There was a time in my life when I could say, "Well, I speak a little Spanish," and kids thought that was cool.
Here, when I say that I speak a little Spanish, I've already put myself light years behind my students. Between the 29 of them, at least 6 different languages are spoken (Spanish, English, French, Korean, Arabic, German). I have been able to discern about 4 different accents (including German, Australian, and British). One boy, when asked what event in history he'd like to witness, told me he'd make sure the ruler of North Korea had never become president. Another one had no idea what My Chemical Romance once, and I haven't yet heard one word about Justin stinkin' Bieber. Oh, and I haven't needed to make a box covered in flames for all the renegade cell phones, either.
I spent 2010 learning and reading about TCKs--those kids who grow up not quite belonging to the country where they live, not quite belonging to the country on their passport. The one place they feel truly at home is only in the "third culture"--with others like themselves. Rather than a location, the third culture is this fluid entity that deals less with place and more with similarities of lifestyle, identity, and heart. Except for our Spanish students, a good chunk of the ECA population is made up of TCKs.
There are major benefits to being a TCK. The language, thing, for instance, or being able to say that you visited half of Europe before you were 15 years old. I'm generalizing, of course, but many generalities come from a basis in truth, so generally, TCKs are known for a sharp awareness of the world and for their high level of adaptability. At the same time, they can often be known for a sense of rootlessness, which leads to difficulty forming deep relationships.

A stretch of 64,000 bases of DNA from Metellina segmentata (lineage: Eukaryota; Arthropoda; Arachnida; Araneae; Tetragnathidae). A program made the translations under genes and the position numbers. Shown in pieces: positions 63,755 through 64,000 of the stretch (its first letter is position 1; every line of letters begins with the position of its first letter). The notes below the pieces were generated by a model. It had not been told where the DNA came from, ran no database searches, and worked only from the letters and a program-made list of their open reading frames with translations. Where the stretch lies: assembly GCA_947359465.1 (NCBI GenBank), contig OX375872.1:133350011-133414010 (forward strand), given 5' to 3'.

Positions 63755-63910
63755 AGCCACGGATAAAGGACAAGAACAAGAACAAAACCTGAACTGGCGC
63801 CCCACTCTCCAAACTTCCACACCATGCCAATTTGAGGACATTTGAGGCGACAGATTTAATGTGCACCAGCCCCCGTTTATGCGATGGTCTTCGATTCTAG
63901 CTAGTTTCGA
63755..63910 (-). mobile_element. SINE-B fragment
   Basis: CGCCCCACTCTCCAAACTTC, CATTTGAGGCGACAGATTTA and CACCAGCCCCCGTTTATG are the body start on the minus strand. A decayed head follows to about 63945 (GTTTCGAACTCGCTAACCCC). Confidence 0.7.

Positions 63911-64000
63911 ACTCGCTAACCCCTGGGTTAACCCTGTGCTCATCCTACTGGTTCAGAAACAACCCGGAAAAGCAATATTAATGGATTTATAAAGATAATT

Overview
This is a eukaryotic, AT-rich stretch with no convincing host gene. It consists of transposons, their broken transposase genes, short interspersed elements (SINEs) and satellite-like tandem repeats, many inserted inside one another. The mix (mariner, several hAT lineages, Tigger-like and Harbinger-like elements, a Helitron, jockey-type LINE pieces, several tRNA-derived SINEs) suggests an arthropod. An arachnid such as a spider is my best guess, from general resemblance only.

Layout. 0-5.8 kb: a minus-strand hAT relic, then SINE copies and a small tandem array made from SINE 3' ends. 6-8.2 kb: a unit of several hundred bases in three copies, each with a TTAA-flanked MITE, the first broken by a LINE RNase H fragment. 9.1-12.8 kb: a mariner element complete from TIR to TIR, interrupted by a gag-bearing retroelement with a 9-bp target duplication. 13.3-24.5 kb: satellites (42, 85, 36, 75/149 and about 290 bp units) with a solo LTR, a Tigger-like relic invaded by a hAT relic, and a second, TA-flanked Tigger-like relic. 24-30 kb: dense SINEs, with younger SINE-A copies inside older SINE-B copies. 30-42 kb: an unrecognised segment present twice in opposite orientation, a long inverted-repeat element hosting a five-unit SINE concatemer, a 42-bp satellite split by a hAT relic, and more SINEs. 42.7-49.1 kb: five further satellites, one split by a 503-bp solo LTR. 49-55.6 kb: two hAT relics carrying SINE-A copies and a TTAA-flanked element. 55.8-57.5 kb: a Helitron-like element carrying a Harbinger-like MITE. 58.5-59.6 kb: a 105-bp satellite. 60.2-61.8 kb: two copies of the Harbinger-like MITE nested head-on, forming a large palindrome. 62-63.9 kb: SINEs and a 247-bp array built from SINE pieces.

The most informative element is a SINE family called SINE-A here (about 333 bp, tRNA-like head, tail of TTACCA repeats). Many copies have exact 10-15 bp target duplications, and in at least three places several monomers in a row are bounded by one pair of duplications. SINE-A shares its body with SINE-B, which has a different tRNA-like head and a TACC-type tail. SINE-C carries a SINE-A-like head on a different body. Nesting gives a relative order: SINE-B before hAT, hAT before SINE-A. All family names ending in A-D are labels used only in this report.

I read all about this, but I had no idea what it looked like. And now I've had a taste. Here are 29 kids who have been all over the world, who can talk about futbol and presidents and tell you why Americans are too patriotic--but may have trouble speaking the language of pop culture once they are "home." Some of the new girls are already giggling with the other girls, a slight blur on the boundaries between "new" and "old," boundaries that shift with every passing year in this transient place, where a classmate might stay for a semester or ten years, where they might miss all of 6th grade because they're in the States fulfilling residency requirements that they leave the country. They miss their old teachers; they wonder how long their new teachers are going to last. And while some will be here to watch them from 1st grade until graduation, others will be here just long enough to capture a part of their hearts and fly back home with it in hand.
I gave them a survey on the first day of school. This was one of the questions: If you could have anything you want, regardless of money or natural ability, what would you choose? Why?
I got several different answers, but a theme arose across all grade levels:
-I would choose some sort of teleportation so I could visit family whenever I wanted to.
-To be able to see my family more in the U.S.
-An airplane, to visit family
-To always be able to meet with my friends physically. Because I always leave my friends behind when I move.
That last one just broke my heart. I read about this for a whole year, but now there are faces I know writing these things in their own words, and I am awed by what they go through and how much they probably don't even realize they're going through, and I am humbled knowing that I get to be their teacher.